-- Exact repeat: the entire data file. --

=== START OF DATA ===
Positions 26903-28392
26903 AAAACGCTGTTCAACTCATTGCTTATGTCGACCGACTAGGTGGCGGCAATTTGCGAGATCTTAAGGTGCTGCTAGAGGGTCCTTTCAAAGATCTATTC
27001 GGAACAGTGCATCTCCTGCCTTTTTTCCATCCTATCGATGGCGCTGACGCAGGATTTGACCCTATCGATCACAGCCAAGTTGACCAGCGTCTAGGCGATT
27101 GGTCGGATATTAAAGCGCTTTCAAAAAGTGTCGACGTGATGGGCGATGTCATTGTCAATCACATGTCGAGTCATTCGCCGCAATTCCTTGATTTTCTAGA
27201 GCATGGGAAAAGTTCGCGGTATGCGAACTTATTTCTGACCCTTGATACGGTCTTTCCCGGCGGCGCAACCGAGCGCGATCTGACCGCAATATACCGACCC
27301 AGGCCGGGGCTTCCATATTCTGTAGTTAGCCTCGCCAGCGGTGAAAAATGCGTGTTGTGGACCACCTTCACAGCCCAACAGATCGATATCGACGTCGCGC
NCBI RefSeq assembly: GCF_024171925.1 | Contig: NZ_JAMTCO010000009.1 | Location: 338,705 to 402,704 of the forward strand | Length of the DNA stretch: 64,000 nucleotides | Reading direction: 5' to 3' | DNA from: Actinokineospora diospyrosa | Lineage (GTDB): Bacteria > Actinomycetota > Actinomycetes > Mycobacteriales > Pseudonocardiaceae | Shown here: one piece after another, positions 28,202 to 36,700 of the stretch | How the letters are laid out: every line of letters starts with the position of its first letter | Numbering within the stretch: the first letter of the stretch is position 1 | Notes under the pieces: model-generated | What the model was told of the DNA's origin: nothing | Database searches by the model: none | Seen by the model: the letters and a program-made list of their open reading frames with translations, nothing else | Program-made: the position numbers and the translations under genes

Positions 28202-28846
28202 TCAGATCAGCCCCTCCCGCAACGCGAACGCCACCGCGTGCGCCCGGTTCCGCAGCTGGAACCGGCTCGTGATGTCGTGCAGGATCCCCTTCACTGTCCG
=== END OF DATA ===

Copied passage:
Positions 26903-28392
26903 AAAACGCTGTTCAACTCATTGCTTATGTCGACCGACTAGGTGGCGGCAATTTGCGAGATCTTAAGGTGCTGCTAGAGGGTCCTTTCAAAGATCTATTC
27001 GGAACAGTGCATCTCCTGCCTTTTTTCCATCCTATCGATGGCGCTGACGCAGGATTTGACCCTATCGATCACAGCCAAGTTGACCAGCGTCTAGGCGATT
27101 GGTCGGATATTAAAGCGCTTTCAAAAAGTGTCGACGTGATGGGCGATGTCATTGTCAATCACATGTCGAGTCATTCGCCGCAATTCCTTGATTTTCTAGA
27201 GCATGGGAAAAGTTCGCGGTATGCGAACTTATTTCTGACCCTTGATACGGTCTTTCCCGGCGGCGCAACCGAGCGCGATCTGACCGCAATATACCGACCC
27301 AGGCCGGGGCTTCCATATTCTGTAGTTAGCCTCGCCAGCGGTGAAAAATGCGTGTTGTGGACCACCTTCACAGCCCAACAGATCGATATCGACGTCGCGC
NCBI RefSeq assembly: GCF_024171925.1 | Contig: NZ_JAMTCO010000009.1 | Location: 338,705 to 402,704 of the forward strand | Length of the DNA stretch: 64,000 nucleotides | Reading direction: 5' to 3' | DNA from: Actinokineospora diospyrosa | Lineage (GTDB): Bacteria > Actinomycetota > Actinomycetes > Mycobacteriales > Pseudonocardiaceae | Shown here: one piece after another, positions 28,202 to 36,700 of the stretch | How the letters are laid out: every line of letters starts with the position of its first letter | Numbering within the stretch: the first letter of the stretch is position 1 | Notes under the pieces: model-generated | What the model was told of the DNA's origin: nothing | Database searches by the model: none | Seen by the model: the letters and a program-made list of their open reading frames with translations, nothing else | Program-made: the position numbers and the translations under genes

Positions 28202-28846
28202 TCAGATCAGCCCCTCCCGCAACGCGAACGCCACCGCGTGCGCCCGGTTCCGCAGCTGGAACCGGCTCGTGATGTCGTGCAGGATCCCCTTCACTGTCCG